4. Pro claims that in the 2000 election in Florida, "The fact that these voters were disenfranchised caused a serious lapse in democracy, and therefore did no justice. Because Disenfranchisement restricts the democratic process the resolution is a just principle." I agree that in close elections the votes of those with an established criminal lifestyle voting for someone they feel to be in their interests could determine the outcome of an election. That is a powerful argument that justice demands that election not be determined by such people.

5. Pro claims "It must be agreed that fencing off a certain voter demographic is a fundamentally unjust principle." I do not agree. It depends upon the reason for fencing off the demographic. People under the age of 18 are fenced off on the just grounds that in general they lack the knowledge and experience to cast an informed vote. Note that this is done despite some sixteen and seventeen year olds being more informed than some citizens who are fifty or sixty years old. The fencing off is justified because the odds are so heavily against it. Similarly, not all convicted felons remains committed to the criminal lifestyle. But with about 85% recidivism, the odds are much against it. Therefore, it is reasonable and just to identify the demographic and exclude them.

Convicted felons are, I agree, an identifiable demographic. That makes them an identifiable target for politicians, who can go to prisons to seek votes by making various promises to tilt the justice system in favor of criminals. (Note that the proposal is to for convicted felons to retain the right to vote, with no criteria that they even have been released from prison.) Politicians are clever enough not to make the appeal directly, as that would alienate other voters. They would use surrogates who espouse "improving" the justice system by weakening it. Even if no targeted appeal were made, criminals would figure out for themselves which candidate was most likely to facilitate their lifestyle.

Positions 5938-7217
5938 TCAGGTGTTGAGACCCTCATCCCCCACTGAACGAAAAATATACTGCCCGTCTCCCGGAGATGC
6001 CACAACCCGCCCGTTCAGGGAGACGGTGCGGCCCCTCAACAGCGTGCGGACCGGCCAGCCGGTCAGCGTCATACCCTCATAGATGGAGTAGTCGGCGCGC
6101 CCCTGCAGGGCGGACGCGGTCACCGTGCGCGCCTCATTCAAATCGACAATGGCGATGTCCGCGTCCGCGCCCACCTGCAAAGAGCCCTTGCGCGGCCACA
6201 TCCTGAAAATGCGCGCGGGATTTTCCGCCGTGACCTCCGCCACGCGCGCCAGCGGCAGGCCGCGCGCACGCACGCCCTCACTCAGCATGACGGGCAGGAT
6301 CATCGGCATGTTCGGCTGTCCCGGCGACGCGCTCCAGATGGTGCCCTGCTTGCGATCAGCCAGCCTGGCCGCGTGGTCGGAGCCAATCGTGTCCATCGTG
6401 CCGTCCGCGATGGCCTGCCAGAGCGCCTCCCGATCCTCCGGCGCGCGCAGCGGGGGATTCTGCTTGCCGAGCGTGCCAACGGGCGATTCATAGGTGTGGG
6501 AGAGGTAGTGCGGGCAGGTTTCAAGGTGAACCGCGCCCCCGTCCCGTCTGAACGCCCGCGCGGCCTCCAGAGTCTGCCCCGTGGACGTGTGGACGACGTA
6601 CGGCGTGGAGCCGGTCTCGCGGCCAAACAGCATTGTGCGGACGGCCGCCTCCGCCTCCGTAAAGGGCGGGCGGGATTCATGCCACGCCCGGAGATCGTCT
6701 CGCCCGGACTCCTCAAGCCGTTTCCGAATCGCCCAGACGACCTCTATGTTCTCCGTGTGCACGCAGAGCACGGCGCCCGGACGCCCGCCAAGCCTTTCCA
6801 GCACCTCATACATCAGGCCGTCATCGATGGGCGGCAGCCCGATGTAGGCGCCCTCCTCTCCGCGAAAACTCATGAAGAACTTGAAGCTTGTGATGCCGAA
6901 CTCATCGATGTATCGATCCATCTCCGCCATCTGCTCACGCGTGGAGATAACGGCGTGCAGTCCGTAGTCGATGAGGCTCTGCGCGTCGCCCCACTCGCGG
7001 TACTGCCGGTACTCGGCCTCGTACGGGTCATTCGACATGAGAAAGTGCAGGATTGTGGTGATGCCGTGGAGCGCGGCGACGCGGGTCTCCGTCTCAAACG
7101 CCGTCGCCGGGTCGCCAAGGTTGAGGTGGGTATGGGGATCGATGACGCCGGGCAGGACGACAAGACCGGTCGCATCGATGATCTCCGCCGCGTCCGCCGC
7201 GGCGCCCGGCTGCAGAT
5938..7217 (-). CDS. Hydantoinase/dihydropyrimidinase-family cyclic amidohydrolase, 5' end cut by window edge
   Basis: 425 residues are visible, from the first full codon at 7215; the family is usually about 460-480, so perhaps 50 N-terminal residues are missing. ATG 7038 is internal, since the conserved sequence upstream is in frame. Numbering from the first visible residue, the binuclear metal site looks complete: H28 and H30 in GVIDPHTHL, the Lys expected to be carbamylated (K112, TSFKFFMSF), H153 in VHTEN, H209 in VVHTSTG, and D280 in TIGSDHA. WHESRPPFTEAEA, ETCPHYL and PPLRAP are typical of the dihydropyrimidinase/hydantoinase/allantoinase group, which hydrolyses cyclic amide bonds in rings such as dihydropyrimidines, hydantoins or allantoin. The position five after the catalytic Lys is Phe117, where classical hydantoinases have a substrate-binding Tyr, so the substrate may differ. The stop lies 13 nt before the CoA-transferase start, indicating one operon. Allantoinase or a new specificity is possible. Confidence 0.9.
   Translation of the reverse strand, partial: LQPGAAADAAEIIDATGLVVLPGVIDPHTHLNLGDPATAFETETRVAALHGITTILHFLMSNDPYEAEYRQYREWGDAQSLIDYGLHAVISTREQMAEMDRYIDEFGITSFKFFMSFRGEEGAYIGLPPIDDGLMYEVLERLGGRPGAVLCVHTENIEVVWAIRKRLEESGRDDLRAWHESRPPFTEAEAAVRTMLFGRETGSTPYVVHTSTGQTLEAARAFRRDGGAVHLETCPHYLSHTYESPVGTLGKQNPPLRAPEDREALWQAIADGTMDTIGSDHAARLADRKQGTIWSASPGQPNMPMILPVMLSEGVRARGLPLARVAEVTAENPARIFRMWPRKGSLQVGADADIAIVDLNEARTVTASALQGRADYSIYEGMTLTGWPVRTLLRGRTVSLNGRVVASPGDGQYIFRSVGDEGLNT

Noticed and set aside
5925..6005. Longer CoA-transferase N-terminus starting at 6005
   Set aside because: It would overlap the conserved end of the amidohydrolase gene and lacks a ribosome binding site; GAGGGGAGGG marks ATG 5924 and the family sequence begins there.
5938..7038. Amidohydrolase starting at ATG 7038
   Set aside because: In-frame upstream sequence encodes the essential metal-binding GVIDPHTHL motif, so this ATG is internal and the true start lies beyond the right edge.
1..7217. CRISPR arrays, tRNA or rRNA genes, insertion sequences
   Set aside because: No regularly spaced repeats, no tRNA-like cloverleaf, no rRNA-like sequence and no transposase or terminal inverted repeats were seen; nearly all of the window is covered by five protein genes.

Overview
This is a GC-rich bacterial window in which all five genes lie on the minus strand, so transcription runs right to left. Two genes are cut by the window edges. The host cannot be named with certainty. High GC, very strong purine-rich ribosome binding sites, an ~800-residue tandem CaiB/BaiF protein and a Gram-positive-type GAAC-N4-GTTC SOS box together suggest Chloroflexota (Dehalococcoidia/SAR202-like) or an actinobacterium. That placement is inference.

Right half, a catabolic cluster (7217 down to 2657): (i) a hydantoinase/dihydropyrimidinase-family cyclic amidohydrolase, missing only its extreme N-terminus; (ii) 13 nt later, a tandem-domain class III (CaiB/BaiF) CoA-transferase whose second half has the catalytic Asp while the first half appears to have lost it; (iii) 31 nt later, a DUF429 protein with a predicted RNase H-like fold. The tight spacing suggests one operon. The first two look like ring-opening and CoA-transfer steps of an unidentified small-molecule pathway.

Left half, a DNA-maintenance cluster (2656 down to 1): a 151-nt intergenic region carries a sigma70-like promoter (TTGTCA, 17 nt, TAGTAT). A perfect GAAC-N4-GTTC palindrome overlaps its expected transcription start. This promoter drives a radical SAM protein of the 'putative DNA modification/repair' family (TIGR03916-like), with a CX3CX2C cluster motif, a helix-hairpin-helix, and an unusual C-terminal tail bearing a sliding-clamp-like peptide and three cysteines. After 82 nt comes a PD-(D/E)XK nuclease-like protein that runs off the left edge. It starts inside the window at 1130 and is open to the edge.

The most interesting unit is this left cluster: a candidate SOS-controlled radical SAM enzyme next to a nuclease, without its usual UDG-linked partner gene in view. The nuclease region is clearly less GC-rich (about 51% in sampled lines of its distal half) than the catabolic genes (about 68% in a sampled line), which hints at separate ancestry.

Crime victims are also an identifiable demographic. However, victims are less likely to vote based upon the single issue of weakening the justice system. Victims are citizens who worry about the health of the economy because a good economy facilitates their making a living. A criminal lifestyle, however, is only facilitated by weakening the justice system. Therefore, the fact that criminals constitute a single-issue demographic is just grounds for excluding them from voting.

6. Justice is not served by having cannibals voting democratically on the fate of missionaries. The interests of justice are best served by subordinating democracy to human rights. We should not want people whose prime interest is in pursuing a criminal lifestyle determining the outcome of close elections.
Debate Round No. 1


Metz forfeited this round.


My sincere condolences are extended to opponent, as surely only a crisis of major propositions would have prevented him from typing the word "Continued" some time within the three day response period.

Proponents for felons retaining the right to vote often suppose that withholding the right must be either punishment or retribution. Such is not the case. We imprison serial killers not only on grounds of punishment or retribution, we imprison them to prevent them from committing similar bad acts. Depriving a felon of the right to vote is unlikely to be a significant punishment to discourage criminal behavior. Even as retribution it would be trivial. However, removing the right to vote prohibits the felon from committing the bad act of voting for a candidate because the candidate is likely to weaken the justice system.